One such issue relates to the fact that, as the committee explained in 2011, the ‘legacy’ caseload encompassed a number of ‘electronic and paper-based records’ that were ‘riddled with duplication and errors,’ including those of ‘individuals who have since died or left the country’. [v]

Even if the ‘legacy’ caseload in 2010 were accepted as a relevant comparator to today’s backlog, Ministers’ use of the 450,000-500,000 figures would still be inaccurate. This is demonstrated by the statement made by the then-Minister for Immigration, Damian Green MP, in July 2010, that around 277,000 of the 450,000 ‘legacy’ cases identified in 2006 had already been resolved by May 2010. [vi]

3. Failure of Ministers to use more relevant figures on the relative size of asylum backlogs:

Meanwhile, as explained below, Ministers’ recent statements have repeatedly ignored data which seems to me both more accurate and more relevant to the issue at hand.

For instance, the well-respected and impartial House of Commons Library uses the number of asylum cases classified as ‘work in progress’ as a measure of unresolved asylum claims. In its analysis of the most recent official statistics, the library notes both that this measure was introduced by the Conservative-led government in 2011 and that the number of outstanding cases as of June 2022 (166,100) was the highest since the Home Office began publishing these figures more than 10 years ago. [vii]

Research by the Institute for Government, published just last month, provides further evidence that the asylum backlog comprised fewer than 20,000 at the time the Labour government left office in June 2010, as the following table illustrates: [viii]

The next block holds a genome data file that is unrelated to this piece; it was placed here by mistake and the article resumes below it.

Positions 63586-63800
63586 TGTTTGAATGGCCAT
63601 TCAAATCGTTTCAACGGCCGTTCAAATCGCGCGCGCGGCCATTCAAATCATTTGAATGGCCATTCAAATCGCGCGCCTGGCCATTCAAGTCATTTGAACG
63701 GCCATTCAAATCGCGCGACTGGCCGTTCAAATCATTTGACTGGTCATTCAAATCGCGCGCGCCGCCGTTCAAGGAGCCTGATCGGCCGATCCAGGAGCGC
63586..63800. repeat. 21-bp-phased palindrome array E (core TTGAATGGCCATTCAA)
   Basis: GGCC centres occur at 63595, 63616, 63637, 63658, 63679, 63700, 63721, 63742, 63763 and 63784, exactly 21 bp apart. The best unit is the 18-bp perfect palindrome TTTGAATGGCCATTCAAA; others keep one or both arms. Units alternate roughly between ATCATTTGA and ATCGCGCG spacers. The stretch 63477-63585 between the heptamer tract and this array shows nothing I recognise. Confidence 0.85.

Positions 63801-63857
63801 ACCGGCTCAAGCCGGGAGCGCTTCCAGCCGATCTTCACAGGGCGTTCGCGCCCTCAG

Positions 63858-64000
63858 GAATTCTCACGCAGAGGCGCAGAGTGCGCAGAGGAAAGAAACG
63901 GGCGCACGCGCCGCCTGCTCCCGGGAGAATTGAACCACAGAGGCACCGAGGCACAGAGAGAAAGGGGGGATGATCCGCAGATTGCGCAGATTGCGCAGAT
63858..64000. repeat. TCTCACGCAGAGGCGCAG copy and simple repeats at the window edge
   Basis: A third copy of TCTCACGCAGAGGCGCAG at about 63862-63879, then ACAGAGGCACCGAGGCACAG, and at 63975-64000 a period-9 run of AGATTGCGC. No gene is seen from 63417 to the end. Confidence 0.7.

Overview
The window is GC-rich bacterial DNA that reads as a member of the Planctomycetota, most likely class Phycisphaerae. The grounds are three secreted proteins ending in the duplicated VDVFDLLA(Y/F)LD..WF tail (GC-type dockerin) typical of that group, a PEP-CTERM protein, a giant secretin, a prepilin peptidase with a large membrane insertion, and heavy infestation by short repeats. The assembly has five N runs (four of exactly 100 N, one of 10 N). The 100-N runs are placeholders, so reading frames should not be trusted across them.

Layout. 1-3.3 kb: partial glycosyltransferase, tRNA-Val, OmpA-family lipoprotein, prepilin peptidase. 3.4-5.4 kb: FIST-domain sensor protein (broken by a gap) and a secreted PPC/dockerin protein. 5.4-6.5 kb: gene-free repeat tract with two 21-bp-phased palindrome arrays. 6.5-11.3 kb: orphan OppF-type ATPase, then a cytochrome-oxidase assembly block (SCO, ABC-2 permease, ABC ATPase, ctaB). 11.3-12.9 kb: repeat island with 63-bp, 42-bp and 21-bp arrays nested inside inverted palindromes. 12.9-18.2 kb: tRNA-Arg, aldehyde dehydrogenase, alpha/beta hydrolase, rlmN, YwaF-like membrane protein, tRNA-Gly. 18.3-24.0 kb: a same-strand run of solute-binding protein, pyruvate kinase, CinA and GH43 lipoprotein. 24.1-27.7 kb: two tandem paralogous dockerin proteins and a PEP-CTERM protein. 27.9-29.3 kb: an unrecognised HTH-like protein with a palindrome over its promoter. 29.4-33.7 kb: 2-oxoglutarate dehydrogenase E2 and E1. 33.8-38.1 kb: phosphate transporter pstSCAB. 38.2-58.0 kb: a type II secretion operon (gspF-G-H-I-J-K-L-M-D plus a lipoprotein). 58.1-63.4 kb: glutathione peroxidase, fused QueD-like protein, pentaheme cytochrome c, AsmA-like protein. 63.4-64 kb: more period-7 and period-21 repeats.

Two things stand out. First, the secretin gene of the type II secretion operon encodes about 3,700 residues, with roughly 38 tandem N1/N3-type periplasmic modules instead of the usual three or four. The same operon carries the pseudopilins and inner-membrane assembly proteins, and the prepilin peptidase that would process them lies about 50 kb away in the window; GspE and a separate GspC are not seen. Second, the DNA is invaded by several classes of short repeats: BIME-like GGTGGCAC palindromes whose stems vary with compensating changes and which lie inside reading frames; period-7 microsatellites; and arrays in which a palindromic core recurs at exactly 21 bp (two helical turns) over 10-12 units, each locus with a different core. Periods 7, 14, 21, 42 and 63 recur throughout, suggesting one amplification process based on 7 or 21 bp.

A chart shows the increase in the backlog of asylum claims since June 2010, broken down by length of delay. The chart also shows the number of applications per year, which has increased at a much slower rate

Final comments:

It seems clear to me that Ministers’ statements are providing an inaccurate and wholly misleading picture of reality, and that (whether intentionally or not) the effect of these statements is to minimise the seriousness of the asylum backlog as it currently stands.

I would therefore be grateful if you could investigate these matters and send me a response, outlining your views as to whether the number of ‘legacy’ cases resolved between 2006 and 2011 provides an accurate or meaningful picture of the number of unresolved asylum claims in 2010, in comparison to the current number, or whether the statistics used by the House of Commons Library, the Institute for Government and others provide a more accurate comparison which should be used by Ministers instead.

Thank you in advance for your assistance, and I look forward to hearing back from you. I would be very grateful for a response by 9 January 2023, if possible.


Kind regards,

Stephen Kinnock
Member of Parliament for Aberavon
Shadow Minister for Immigration



i. HC Deb, 13 December 2022, column 903.
ii. Georgina Sturge, Asylum Statistics, House of Commons Library, 5 December 2022, p19.
iii. HC Deb, 14 December 2022, column 343WH.
iv. HC Deb, 19 December 2022, (uncorrected Hansard, no column numbers).
v. Home Affairs Committee, The work of the UK Border Agency (April-July 2011), HC 1497-I, 1 November 2011, paragraphs 12-26. See also Home Affairs Committee, The work of the UK Border Agency (November 2010-March 2011), HC 929, 24 May 2011.
vi. HC Deb, 6 September 2010, c64W.
vii. Georgina Sturge, Asylum Statistics, House of Commons Library, 5 December 2022, pp14-15.
viii. Sachin Savur, Tom Sasse and Rhys Cline, ‘Asylum backlog’, Institute for Government, 8 November 2022.


Related links

Response from Sir Robert Chote to Stephen Kinnock MP – asylum backlogs